The Columbia Highlands Initiative
The Columbia Highlands of northeast Washington: why it's worth protecting.
Connecting the Cascades to the Rockies
Between the Cascades and the Rocky Mountains in northeast Washington is an area called the Columbia Highlands. Subalpine peaks and pine forests along the Kettle Crest, Abercrombie Mountain, and the Salmo-Priest drop down to adjacent low-elevation forest and ranch lands, gentle river valleys, and the Columbia River benchlands, encompassing the 1.1 million acre Colville National Forest.
June 2016 - Submit a comment for wilderness as part of the Colville National Forest's Management Plan Revision!
- Click here for a map of the Columbia Highlands
- Learn about the important Roadless Areas of the Colville National Forest
- Explore the area through The Columbia Highlands book!
- Learn more how a capital campaign led by Conservation Northwest helped protect key ranches and recover wildlife.
- Learn about the Colville National Forest's South End Project, a risky proposal to great expand ATV access without additional enforcement.
The Columbia Highlands includes diverse habitat for rich wildlife, from wolverine, wolves, lynx,and grizzly bears to mountain caribou, elk, moose, whitetail and mule deer, bighorn sheep, and dozens of species of migratory birds and other native species, much the same mix of wildlife as 200 years ago.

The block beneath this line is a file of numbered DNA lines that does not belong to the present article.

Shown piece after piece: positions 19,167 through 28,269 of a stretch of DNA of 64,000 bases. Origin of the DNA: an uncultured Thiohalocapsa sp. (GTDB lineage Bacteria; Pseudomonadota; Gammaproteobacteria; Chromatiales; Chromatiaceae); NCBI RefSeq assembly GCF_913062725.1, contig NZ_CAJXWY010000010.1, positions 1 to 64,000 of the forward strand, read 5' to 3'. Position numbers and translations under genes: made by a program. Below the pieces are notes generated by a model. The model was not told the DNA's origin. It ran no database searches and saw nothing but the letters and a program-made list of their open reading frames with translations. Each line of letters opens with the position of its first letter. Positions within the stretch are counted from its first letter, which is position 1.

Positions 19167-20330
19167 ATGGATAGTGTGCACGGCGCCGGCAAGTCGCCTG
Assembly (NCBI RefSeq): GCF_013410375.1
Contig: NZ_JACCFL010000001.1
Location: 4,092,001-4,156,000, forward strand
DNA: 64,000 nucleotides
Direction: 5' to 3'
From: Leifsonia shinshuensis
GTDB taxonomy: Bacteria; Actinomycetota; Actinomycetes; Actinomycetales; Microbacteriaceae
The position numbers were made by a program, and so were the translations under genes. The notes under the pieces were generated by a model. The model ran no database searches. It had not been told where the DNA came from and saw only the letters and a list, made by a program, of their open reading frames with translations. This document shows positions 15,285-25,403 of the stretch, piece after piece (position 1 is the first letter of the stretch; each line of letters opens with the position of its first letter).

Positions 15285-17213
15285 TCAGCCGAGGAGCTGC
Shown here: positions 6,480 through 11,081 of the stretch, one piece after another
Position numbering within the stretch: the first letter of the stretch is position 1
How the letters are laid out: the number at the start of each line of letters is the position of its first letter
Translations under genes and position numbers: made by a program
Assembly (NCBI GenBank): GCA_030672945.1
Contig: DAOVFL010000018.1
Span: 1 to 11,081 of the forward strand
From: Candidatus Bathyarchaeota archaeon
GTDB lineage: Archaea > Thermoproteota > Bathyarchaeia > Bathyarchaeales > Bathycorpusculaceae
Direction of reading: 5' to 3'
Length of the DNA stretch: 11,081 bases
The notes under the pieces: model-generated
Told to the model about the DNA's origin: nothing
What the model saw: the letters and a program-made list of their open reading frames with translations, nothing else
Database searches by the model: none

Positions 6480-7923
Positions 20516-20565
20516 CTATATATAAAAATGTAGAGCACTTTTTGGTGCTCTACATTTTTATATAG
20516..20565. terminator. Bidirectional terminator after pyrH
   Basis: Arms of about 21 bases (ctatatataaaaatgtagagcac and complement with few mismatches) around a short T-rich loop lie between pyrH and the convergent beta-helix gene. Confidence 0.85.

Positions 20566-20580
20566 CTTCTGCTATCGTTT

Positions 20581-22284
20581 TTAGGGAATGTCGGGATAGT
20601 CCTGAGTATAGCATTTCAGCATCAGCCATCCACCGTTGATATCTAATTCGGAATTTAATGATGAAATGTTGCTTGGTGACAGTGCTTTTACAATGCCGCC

The Columbia Highlands as a region connects the Cascades to the Rockies. As climate changes and additional habitat is lost to development, maintaining connected paths between habitats in the Columbia Highlands becomes even more essential.
Here the mystique of the American West lives on. Historic valley-bottom ranches maintain habitat and open space. Wildlands teem with abundant and diverse wildlife and locally owned timber mills provide family-wage jobs and wood products.
The region's mix of wildlands, ranches, and working forests represents a network of wildlife habitat that keeps the Cascades and the Rockies connected for wide-ranging wildlife like wolverine, wolves, lynx, and other wildlife.
A unique collaboration
Since 2002 we've worked in a unique partnership with timber industry leaders, private landowners, small business owners, public agencies, conservation and recreation groups, and community leaders to conserve thousands of acres of wildlife habitat in the Columbia Highlands on both public and private lands. Conservation Northwest's Columbia Highlands Initiative is putting that balanced plan to action, to protect wilderness and working forests in the region.
In 2010, Conservation Northwest put forward our Columbia Highlands Initiative legislative proposal intended to engage local stakeholders and elected officials to work together and come up with a balanced plan that included restoring forests and creating jobs; protecting working ranches and wildlife habitat; and designating new wilderness, recreation and conservation areas.